Information about French author Michèle Halberstadt on the rear flap of her new book La Petite led me to research French awards. She’s won several, including the Drouot Literary Prize for her novel The Pianist in the Dark. The Drouot is given for a work of fiction in which the narration refers to the universe of art. Halberstadt also received the Légion d’honneur, France’s highest honor given to both soldiers and civilians for outstanding achievements. For civilians, it recognizes work that enhances the reputation of France through arts, sciences, business and other fields. Paul McCartney is a recipient, as is Gustav Flaubert, who famously penned Madame Bovary. And then there’s the Ordre National du Mérite that’s given for distinguished achievement.
These honors provide a weighty albeit unofficial afterword to La Petite, a memoir about Halberstadt’s childhood attempt at suicide. They demonstrate her life victory over letting others define what and who you are.
Barely more than 100 pages, La Petite takes place in Paris 1968. It opens with a 12-year-old Halberstadt swallowing assorted pills from the family medicine cabinet with five glasses of water. She then goes to school, forcing herself to stay conscious as long as possible, so she can succeed in her mission to disappear from what she considers to be a collapse of her self-respect. Before noon, she falls asleep in science class.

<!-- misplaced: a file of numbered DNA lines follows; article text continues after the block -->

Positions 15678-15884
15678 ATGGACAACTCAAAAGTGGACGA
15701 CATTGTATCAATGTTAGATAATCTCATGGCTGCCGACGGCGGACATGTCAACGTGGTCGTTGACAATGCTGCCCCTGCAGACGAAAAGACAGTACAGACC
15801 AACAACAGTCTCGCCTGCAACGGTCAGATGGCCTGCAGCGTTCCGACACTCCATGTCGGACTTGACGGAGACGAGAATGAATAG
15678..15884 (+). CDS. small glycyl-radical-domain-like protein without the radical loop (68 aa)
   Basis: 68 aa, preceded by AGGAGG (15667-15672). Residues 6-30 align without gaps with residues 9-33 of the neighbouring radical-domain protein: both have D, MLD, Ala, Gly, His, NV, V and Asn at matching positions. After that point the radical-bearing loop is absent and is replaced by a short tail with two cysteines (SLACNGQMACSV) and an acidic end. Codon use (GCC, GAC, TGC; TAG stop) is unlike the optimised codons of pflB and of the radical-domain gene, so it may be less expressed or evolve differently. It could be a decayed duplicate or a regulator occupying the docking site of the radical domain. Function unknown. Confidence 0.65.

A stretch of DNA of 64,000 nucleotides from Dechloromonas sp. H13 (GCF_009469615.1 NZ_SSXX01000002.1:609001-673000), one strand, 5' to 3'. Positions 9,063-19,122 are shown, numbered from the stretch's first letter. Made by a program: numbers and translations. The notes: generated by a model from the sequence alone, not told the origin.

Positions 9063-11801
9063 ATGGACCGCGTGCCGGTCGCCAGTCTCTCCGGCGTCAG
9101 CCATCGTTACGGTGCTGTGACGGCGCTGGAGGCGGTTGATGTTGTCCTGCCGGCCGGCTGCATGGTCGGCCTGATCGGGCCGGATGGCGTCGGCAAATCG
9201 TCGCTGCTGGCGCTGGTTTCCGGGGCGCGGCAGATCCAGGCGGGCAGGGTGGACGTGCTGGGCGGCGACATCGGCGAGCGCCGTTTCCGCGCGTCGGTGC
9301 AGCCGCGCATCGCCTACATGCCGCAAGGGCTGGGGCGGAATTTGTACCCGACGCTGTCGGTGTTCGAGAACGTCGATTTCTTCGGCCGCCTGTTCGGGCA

Halberstadt drops back in time to write about the events that drove her to suicide, beginning with the unexpected death of her adored grandfather, who cherished her. She could tell him everything. He was her anchor, saving her from isolation — Halberstadt describes herself in 1968 as a gray mouse in brown glasses inadequate in school classes and lacking not only distinction but also friends.
She became quiet and withdrawn in her grief. Everyday scenes at school and home illustrate the gross misunderstanding of her behavior by teachers and family. They think she’s become incorrigible, little aware their disapproval and rejection is accumulating and increasing her despair.
This accomplished author effectively employs spare, precise sentences. She aims for intuitive comprehension from her readers, not emotional commiseration, and she succeeds, inviting us into this delicate, unadorned world with incidents in which there is no blame, only statement. We arrive again at the scene of her suicide attempt toward the book’s end but now intimately familiar with her isolated internal world. At the hospital, we celebrate the young Halberstadt’s transformation when she realizes in a private moment, “My life depends on me, not on others.” And when she tells herself, “Expect nothing from others; charge into the fray. Run smack into life instead of watching it pass by.”
Forty-five years later, I’d say she’s done just that.